The Honourable Rebel



This British biopic tells the fascinating story of The Hon. Elizabeth Montagu (1909 -2002) who, despite growing up in Beaulieu, led a life far removed from the world described in Downton Abbey.

This is the kind of film that all too easily gets dismissed by critics who tend to look down on works aimed first and foremost at an older audience, especially if that audience is largely female. Admittedly it is the case here that in drawing on the autobiography of Elizabeth Montagu the film does have a screenplay with a sprinkling of weak lines, but in general this is undoubtedly a film that will give much pleasure to the right audience. It is aided in that by its choice of leading lady, Dorothea Myer-Bennett: she captures the assurance born of class that made Elizabeth Montagu act as she did, while also giving a persuasive portrayal of her strength and determination to live life on her own terms.

Director Mike Fraser tells the story chronologically, but with the addition of passing comments by friends and family inserted while the dramatic narrative plays out. After a childhood during which she lost her mother at the age of ten, Lisa (as she became known) took to the stage, studied the piano and then, during the Second World War, drove an ambulance, made a hazardous escape from France and became involved in espionage. Post-war she moved in music circles, worked for Korda and wrote an opera libretto. While fitting all this in (the film gains from a well-judged narrative voice supplied by none other than Diana Rigg) The Honourable Rebel is also open about Lisa’s bisexuality and thus covers both her long-lasting love for Roberta Borgatti and her late but very successful marriage to Colonel Arthur Varley.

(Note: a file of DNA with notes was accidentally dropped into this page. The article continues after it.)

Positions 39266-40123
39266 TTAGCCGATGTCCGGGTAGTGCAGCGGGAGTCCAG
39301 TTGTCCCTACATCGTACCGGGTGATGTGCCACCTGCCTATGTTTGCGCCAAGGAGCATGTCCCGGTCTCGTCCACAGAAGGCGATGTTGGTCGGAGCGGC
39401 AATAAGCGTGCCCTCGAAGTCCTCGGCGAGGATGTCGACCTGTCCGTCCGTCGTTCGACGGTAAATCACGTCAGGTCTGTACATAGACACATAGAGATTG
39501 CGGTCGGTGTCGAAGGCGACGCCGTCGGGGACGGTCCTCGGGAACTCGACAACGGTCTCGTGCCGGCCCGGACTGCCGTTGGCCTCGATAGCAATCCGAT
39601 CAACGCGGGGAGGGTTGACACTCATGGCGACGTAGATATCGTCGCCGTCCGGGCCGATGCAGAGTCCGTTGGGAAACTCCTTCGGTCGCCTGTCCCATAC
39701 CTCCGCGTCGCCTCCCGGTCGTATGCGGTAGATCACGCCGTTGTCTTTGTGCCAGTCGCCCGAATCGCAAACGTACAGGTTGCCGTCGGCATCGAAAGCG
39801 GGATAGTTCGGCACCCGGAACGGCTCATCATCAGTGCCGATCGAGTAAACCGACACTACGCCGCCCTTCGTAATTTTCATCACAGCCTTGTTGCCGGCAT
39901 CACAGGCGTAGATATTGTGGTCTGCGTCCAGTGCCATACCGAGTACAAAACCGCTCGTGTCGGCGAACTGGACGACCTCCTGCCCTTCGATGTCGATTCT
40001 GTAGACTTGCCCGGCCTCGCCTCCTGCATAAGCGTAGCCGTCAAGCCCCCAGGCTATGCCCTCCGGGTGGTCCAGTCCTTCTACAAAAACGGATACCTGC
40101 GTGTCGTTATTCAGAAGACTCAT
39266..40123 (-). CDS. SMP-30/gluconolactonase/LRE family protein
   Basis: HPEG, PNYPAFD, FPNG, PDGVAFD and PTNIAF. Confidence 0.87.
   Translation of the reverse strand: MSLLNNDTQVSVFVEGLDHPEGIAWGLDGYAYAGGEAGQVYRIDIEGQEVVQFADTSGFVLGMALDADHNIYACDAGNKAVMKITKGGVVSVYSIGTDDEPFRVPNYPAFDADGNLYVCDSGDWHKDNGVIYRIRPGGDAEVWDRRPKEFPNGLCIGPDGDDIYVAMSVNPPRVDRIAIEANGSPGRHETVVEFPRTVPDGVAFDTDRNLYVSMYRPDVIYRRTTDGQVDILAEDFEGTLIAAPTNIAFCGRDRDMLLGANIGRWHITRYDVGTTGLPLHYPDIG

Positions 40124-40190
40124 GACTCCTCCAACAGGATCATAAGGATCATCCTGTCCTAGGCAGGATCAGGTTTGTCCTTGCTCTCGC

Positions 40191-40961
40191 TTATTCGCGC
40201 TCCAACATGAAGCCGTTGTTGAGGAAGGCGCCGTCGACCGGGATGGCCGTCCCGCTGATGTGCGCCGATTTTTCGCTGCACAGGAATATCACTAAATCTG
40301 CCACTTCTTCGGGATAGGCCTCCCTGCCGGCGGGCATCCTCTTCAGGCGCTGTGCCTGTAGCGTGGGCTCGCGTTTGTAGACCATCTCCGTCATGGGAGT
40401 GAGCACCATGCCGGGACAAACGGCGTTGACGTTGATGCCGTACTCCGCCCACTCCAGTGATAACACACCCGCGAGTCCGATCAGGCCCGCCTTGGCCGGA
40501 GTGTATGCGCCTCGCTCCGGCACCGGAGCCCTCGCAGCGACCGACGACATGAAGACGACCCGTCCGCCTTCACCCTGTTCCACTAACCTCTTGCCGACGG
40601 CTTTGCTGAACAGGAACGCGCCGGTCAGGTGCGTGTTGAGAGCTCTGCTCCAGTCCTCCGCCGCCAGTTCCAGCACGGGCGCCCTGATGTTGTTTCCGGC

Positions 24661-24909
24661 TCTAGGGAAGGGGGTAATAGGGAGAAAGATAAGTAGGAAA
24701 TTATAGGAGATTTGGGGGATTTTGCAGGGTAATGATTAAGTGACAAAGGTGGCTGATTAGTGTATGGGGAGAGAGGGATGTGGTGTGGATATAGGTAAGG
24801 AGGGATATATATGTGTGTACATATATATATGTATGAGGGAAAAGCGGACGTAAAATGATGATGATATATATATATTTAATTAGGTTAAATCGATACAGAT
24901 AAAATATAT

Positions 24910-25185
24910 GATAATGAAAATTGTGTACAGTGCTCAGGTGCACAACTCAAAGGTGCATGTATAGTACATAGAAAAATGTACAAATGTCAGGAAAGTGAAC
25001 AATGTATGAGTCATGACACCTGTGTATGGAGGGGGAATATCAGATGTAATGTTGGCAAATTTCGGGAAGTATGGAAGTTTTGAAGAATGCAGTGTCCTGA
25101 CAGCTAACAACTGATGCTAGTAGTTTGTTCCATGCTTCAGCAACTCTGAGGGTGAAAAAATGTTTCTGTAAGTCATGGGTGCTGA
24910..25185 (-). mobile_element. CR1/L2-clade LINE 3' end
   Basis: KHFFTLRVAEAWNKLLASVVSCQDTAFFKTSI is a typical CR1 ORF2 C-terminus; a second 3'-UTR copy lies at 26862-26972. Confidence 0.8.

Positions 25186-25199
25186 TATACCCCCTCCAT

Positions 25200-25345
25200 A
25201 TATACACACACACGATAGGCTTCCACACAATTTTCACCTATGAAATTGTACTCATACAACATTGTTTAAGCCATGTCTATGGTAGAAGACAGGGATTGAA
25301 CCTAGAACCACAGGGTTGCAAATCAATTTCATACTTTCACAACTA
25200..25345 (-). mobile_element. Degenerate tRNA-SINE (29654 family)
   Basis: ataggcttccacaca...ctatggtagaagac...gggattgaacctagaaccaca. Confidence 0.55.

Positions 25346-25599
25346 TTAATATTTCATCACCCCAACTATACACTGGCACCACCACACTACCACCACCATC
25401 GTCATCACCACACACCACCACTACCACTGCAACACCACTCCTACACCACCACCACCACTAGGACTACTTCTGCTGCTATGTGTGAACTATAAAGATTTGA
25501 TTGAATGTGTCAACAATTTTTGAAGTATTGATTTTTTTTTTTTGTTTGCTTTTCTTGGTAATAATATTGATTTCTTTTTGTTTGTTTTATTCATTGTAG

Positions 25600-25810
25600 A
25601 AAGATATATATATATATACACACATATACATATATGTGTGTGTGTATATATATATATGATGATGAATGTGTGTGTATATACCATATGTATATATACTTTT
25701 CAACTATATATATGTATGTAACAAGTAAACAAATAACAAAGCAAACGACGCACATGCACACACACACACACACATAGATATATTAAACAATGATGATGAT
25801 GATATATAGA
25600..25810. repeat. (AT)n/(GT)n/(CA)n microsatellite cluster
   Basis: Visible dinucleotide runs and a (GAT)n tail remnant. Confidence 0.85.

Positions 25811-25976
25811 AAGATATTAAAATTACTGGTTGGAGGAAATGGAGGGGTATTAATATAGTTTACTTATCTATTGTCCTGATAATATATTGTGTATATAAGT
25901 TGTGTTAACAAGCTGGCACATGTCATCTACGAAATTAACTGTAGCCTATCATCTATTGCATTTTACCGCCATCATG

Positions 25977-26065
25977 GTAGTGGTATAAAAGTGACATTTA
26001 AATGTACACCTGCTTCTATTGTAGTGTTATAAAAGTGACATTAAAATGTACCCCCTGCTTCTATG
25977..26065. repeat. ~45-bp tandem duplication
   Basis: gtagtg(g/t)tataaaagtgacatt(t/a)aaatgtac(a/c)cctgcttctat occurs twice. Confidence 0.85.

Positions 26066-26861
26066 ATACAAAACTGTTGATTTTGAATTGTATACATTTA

Honourable Rebel


For the most part this is ably played (Film Review’s own George Savvides has a supporting role), but the real surprise is the cinematic flair of Mike Fraser. He may have been in the British film industry for forty-seven years but he has been an editor and this marks his directorial debut. In addition to his sureness of touch generally, he has a feel for music. Lisa’s interest in the piano justifies the use of Chopin (with a Horowitz recording specially featured) but more unexpectedly a train sequence takes on extra urgency due to being accompanied by the music of Stravinsky. 




Cast: Dorothea Myer-Bennett, Montserrat Roig de Puig, Kenton Hall, Martin Wimbush, Rachel Dale, George Savvides. Narration by Diana Rigg.

Dir Mike Fraser, Pro Mike Fraser, Screenplay Mike Fraser and Mary Stewart-David, from Charles Mosley’s treatment based on Elizabeth Montagu’s book, Ph Peter Edwards, Pro Des Andrew Howe-Davies, Ed Rab Wilson, Costumes Caroline Pitcher.

THRthefilm-Miracle Communications.
97 mins. UK. 2015. Rel: 4 December 2015. Cert. PG.